sit for a week usually. Skipping or skimping on any of these steps can result in a weak tire/rim bond and when a tire rolls off a rim, it isn't pretty. Just youtube Joseba Beloki's crash on stage 9 of the 2003 Tour de France.

Notes on tubular tires:

Just 'cause the max psi is really high doesn't mean you should run the max pressure. On anything. Ever.
The extra supple casing on the tubulars will allow you to ride slightly higher pressure than you might with a clincher, but I would recommend only going up maybe 10 or so psi. You want your tires to roll over little tiny obstacles, not bounce over them. 125 psi should be the max pressure for a big guy riding tubulars. I'm a small guy and I usually run 100 psi. It's more comfortable and there is a lot of evidence that it has lower rolling resistance than higher pressure.

The glue melts at high temperature. Don't leave your fancy carbon wheels in the back of a car on a hot day without cover. Don't do this for your fancy frame either actually. Also, your fancy carbon wheels don't dissipate heat like the old alu ones, which means you'll have to get better at descending. Dragging your breaks all the way down a long descent can result in glue softening and bond failure. You don't want that.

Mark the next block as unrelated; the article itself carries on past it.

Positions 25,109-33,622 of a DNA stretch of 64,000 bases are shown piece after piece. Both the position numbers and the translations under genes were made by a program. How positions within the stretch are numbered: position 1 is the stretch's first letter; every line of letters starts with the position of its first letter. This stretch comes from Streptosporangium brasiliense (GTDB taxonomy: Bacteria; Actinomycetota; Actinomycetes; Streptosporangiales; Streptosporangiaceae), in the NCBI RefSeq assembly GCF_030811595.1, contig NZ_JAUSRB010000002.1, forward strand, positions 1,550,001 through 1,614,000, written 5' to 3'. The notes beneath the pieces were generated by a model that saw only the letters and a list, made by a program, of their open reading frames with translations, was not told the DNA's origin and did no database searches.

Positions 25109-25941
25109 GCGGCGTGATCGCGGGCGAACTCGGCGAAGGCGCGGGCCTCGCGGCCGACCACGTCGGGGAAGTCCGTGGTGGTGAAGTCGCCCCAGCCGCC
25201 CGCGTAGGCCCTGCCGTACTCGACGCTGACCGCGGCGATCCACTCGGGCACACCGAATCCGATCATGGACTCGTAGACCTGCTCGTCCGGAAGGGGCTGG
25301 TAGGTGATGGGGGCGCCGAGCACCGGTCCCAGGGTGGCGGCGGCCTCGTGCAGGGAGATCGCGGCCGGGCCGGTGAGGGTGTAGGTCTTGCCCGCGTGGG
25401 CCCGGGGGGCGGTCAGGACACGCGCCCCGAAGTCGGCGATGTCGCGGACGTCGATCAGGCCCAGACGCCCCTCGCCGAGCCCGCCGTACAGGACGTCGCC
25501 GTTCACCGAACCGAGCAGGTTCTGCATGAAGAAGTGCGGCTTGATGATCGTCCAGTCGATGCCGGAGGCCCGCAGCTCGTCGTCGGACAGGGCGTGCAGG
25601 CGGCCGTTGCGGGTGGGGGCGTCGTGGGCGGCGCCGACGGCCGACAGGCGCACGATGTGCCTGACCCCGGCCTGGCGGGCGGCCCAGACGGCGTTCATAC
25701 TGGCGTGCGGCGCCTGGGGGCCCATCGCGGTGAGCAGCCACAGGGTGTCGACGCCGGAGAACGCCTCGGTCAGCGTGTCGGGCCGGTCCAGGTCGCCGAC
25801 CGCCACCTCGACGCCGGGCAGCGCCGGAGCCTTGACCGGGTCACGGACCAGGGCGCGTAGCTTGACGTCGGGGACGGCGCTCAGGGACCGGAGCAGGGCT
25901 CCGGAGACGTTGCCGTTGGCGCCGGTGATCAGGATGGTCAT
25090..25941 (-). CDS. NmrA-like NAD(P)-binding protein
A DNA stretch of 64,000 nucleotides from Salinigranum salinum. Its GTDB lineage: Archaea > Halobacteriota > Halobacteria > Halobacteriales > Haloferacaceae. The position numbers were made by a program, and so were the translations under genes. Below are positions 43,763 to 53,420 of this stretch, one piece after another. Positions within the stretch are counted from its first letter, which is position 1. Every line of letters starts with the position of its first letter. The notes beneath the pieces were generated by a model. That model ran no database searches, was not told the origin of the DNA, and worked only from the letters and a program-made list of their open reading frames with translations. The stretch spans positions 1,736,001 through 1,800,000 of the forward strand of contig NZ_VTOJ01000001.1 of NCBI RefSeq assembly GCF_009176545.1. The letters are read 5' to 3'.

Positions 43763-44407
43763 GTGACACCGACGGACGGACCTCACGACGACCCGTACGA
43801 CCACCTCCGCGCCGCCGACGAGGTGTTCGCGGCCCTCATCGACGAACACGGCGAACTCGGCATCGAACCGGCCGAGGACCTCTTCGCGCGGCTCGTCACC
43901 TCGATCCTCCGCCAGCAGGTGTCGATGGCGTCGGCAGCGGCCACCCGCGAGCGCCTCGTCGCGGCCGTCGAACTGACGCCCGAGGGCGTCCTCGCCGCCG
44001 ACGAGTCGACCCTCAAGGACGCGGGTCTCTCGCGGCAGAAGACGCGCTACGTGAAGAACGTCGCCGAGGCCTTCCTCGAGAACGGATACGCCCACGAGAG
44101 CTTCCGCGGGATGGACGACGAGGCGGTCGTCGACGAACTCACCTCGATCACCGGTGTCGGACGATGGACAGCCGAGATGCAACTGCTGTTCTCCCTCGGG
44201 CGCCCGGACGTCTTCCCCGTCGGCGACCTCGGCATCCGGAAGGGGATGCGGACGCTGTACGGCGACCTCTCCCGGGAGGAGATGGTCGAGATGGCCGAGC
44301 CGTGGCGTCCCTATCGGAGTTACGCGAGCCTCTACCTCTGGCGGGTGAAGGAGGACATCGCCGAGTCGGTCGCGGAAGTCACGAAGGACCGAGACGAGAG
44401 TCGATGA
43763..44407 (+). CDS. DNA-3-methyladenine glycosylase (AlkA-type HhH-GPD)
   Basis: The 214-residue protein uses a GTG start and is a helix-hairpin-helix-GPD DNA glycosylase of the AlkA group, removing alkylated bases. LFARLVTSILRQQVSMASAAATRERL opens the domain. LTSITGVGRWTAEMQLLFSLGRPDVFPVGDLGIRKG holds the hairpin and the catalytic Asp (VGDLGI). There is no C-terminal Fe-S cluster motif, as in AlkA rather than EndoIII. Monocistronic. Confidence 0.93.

I don't have personal experience with the tubular tire tape, which is a dual sided tape made specivically for tubular tire installation made by Tufo. It saves you the trouble and mess of gluing your tires. It also elimintates the wait; they say you actually need to ride them directly after installation (which is quick and easy) to let the glue to bond properly. The advantages are that it is very quick and easy and seems to work just fine. The disadvantages are that it is difficult to replace a tire out on the road (as to say, change a flat tire. You have to carry the spare tire around with you), and is difficult to replace a tire in the shop without completely cleaning up the rim and tire and starting fresh. Doesn't sound too bad for most of you who will only ever race on tubulars and wouldn't repair your old tires anyway, which may someday be the topic of another post.

If anyone has any questions or comments, feel free to respond to this post.

Rock on


1 comment: